Paris attacks: Who were the attackers?

  • 27 April 2016
  • From the section Europe
Paris attackers

French officials investigating the deadly Paris attacks on 13 November have identified most of the people they believe to have carried out the assaults, claimed by the Islamic State (IS) group.

The attacks are suspected to have been masterminded by Abdelhamid Abaaoud, a Belgian national killed in a police raid in Saint-Denis, northern Paris, a few days later. Another key figure - Salah Abdeslam - was arrested on 18 March after going on the run.

Mohamed Abrini, another suspect believed to have links to the Paris attack, was arrested in Brussels on 8 April.

This is what we know about the suspects, and what the authorities have accused them of doing.

Salah Abdeslam

The 26-year-old French national, who was born in Brussels, was wounded and arrested during a police raid in the Molenbeek area of the city on 18 March.

Police had been hunting him since the 13 November attacks, warning members of the public not to approach him.

On 15 March, Abdeslam's fingerprints were found in a flat in the southern Brussels district of Forest. Belgian prosecutors told the BBC at the time that it was not clear when he had been there, because the fingerprints could not be dated.

Image copyright AP

On 10 December police found one of his fingerprints, traces of TATP (acetone peroxide) explosives and three handmade belts - apparently for explosives - in an apartment in the city's Schaerbeek district.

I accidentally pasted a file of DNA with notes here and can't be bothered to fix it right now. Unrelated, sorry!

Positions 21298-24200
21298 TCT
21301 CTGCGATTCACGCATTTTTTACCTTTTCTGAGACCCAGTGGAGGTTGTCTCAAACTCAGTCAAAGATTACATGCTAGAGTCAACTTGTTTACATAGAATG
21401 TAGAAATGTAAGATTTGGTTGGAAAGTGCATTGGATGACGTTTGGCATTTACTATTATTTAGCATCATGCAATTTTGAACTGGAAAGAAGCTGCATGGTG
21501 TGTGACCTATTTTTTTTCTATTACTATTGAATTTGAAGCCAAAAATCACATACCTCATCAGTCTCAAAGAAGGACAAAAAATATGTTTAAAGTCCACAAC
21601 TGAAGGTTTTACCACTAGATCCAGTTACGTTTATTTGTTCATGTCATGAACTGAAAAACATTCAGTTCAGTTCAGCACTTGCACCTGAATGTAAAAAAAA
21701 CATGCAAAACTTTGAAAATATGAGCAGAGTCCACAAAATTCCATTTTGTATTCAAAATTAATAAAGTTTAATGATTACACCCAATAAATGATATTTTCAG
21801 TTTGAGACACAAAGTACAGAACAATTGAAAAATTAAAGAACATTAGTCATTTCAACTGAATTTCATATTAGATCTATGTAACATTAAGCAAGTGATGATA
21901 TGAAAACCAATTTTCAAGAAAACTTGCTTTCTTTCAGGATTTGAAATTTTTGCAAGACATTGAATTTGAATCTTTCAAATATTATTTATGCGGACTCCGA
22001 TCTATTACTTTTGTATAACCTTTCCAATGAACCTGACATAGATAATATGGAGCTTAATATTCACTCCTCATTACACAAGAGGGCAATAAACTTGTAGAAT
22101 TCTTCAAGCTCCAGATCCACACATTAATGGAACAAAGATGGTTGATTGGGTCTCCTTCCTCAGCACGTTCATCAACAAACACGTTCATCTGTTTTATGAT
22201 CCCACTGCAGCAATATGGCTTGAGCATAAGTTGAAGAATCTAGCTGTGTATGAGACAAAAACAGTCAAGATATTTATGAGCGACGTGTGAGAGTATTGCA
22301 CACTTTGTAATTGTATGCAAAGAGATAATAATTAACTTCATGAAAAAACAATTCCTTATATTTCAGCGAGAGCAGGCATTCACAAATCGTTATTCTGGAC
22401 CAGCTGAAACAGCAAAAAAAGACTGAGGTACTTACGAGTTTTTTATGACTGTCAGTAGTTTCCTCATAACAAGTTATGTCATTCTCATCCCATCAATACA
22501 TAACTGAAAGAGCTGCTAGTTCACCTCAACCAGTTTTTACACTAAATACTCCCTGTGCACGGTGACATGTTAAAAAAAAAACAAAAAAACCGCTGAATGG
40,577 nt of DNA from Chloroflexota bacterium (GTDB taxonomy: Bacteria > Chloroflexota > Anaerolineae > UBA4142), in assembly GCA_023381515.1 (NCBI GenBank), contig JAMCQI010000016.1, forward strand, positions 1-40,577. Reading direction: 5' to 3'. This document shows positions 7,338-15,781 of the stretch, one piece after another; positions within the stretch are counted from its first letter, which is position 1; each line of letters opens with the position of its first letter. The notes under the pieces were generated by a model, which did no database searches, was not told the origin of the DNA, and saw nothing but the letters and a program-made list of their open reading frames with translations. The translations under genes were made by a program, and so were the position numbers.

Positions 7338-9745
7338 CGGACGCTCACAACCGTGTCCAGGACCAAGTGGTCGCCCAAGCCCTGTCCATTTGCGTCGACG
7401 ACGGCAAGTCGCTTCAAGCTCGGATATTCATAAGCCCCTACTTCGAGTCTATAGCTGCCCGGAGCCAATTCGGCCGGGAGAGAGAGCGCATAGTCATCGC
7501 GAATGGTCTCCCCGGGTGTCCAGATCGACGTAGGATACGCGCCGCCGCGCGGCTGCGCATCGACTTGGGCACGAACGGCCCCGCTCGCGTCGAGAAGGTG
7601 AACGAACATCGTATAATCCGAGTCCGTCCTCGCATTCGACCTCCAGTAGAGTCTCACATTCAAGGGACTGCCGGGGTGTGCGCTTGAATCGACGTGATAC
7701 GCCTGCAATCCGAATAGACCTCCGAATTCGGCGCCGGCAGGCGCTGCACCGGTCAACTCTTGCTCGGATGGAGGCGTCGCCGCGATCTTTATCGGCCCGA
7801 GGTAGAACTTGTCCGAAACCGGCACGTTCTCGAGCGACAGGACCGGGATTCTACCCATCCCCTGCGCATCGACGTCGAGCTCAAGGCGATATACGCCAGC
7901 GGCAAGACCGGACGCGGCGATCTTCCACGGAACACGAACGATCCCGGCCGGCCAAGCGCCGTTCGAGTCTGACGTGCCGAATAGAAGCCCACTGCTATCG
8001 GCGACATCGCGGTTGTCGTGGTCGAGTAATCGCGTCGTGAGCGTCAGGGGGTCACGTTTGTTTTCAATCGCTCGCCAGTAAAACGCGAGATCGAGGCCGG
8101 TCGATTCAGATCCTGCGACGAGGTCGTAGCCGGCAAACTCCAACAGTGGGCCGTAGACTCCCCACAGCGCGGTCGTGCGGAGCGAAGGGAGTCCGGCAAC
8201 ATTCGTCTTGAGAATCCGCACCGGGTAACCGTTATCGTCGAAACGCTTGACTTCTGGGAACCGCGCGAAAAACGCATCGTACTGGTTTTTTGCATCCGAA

The apartment had been rented in a false name. It is thought that the Belgians among the suicide attackers picked up their belts there before going to Paris. Salah Abdeslam is thought to have returned immediately after the attacks.

He is believed to have rented a VW Polo car in Belgium, which was later found near the Bataclan concert hall where 89 people were killed. But he also rented a Renault Clio and reserved two hotel rooms outside Paris before the attacks.

His precise role in the attacks themselves is unclear, although his brother Brahim blew himself up.

Investigators believe Salah Abdeslam may have driven the three bombers who attacked the Stade de France to their destination and may have been given the job of an attack a short distance south, in the 18th district. That attack never happened.

Image copyright AP
Image caption Salah Abdeslam had hired two cars, including a Renault Clio found four days after the attacks

Hours after the 13 November attacks, Salah Abdeslam was in a VW Golf with two other men near the Belgian border when they were stopped at least once by police.

They were allowed to drive on after checks. It is unclear whether French authorities had matched Abdeslam's name to the car found at the Bataclan by the time he was stopped.

As the search for Salah Abdeslam intensified in Belgium, Brussels went into lockdown and his brother, Mohamed, appealed for him to give himself up.

Salah Abdeslam's past is littered with convictions for petty crime. Belgian prosecutors said they had questioned him and his brother Brahim earlier in 2015.